My Beloved Shelbie By Jane Austen

1737 WordsMay 26, 20167 Pages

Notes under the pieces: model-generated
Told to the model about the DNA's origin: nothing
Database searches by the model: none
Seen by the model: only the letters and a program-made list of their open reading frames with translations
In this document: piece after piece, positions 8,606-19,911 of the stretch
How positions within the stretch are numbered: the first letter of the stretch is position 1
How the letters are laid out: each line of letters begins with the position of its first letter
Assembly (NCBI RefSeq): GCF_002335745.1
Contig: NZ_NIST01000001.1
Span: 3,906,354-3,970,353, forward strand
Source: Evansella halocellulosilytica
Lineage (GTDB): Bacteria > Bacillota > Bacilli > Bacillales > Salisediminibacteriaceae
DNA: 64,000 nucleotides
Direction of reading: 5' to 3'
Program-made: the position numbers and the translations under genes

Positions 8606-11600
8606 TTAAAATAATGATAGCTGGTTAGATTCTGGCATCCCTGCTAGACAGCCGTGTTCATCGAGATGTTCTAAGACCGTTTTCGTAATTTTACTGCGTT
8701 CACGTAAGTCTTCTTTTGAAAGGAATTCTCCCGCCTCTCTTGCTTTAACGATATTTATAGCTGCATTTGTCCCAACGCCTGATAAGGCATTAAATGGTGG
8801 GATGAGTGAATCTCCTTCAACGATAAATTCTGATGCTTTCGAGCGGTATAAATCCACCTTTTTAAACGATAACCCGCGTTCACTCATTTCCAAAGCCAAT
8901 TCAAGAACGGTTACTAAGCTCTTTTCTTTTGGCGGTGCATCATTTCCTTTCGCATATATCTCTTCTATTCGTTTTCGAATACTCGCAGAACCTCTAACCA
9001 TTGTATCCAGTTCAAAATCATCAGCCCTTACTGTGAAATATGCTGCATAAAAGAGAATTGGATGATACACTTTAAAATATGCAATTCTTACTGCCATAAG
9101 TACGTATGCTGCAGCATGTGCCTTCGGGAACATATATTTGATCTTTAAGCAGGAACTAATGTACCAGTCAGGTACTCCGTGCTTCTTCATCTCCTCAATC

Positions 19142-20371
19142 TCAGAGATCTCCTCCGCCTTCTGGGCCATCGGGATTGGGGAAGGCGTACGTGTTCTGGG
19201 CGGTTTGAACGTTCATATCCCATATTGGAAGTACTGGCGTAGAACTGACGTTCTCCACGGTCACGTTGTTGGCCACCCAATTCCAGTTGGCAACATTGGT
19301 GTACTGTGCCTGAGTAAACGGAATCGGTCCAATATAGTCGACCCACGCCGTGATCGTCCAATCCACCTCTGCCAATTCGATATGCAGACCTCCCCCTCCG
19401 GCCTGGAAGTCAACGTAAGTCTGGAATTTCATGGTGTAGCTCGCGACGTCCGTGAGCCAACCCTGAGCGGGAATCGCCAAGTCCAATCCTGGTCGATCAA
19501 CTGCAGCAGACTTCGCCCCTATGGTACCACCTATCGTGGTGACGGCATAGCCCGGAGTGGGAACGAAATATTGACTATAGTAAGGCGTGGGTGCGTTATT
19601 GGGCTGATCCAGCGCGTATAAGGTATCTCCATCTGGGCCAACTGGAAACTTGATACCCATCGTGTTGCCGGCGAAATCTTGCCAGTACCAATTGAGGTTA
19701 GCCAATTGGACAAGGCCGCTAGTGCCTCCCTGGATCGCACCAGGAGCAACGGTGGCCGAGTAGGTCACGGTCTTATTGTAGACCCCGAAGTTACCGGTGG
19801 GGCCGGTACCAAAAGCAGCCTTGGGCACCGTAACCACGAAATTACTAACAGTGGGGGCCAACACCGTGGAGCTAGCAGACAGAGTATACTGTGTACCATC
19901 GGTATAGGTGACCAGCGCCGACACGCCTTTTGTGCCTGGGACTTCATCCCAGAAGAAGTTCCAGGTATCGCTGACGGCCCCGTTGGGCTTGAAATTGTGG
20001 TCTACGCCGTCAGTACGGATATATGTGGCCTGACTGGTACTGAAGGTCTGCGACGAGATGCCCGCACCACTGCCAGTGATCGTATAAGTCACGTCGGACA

To My Beloved Shelbie, At first, I wanted to write you a love letter describing how I feel about you, and what you mean to me, but I believe it is better if in addition to describing my feelings that I clear up all our miscommunications as best I can. Please understand that we see some things differently, an example being when you felt that I expected something out of you that was likely my fault for not doing my best to communicate my feelings but I never want you to feel like I demand something from you or that you owe me something, because you don 't, and I would be the first to tell you to not tolerate that from anyone. It is something that I have viewed as an absolutely despicable and immature act and I would never consciously do that to you. I may just have gotten anxious about telling you how I feel because I could not bare to keep it from you for my own sake, I could not bare to hide that I love you. To quote Jane Austen "In vain I have struggled. It will not do. My feelings will not be repressed. You must allow me to tell you how ardently I admire and love you." And that 's just it, it was something I had to do and I did it in an absolutely cringeworthy manner for that I 'm sorry, I 'm also sorry for any trouble or stress I may have caused you as I often caught myself after the fact realizing that in an attempt to get you to like me ,in a purely platonic manner, I may have just said something that was ridiculous and made me look like an idiot. And despite all of

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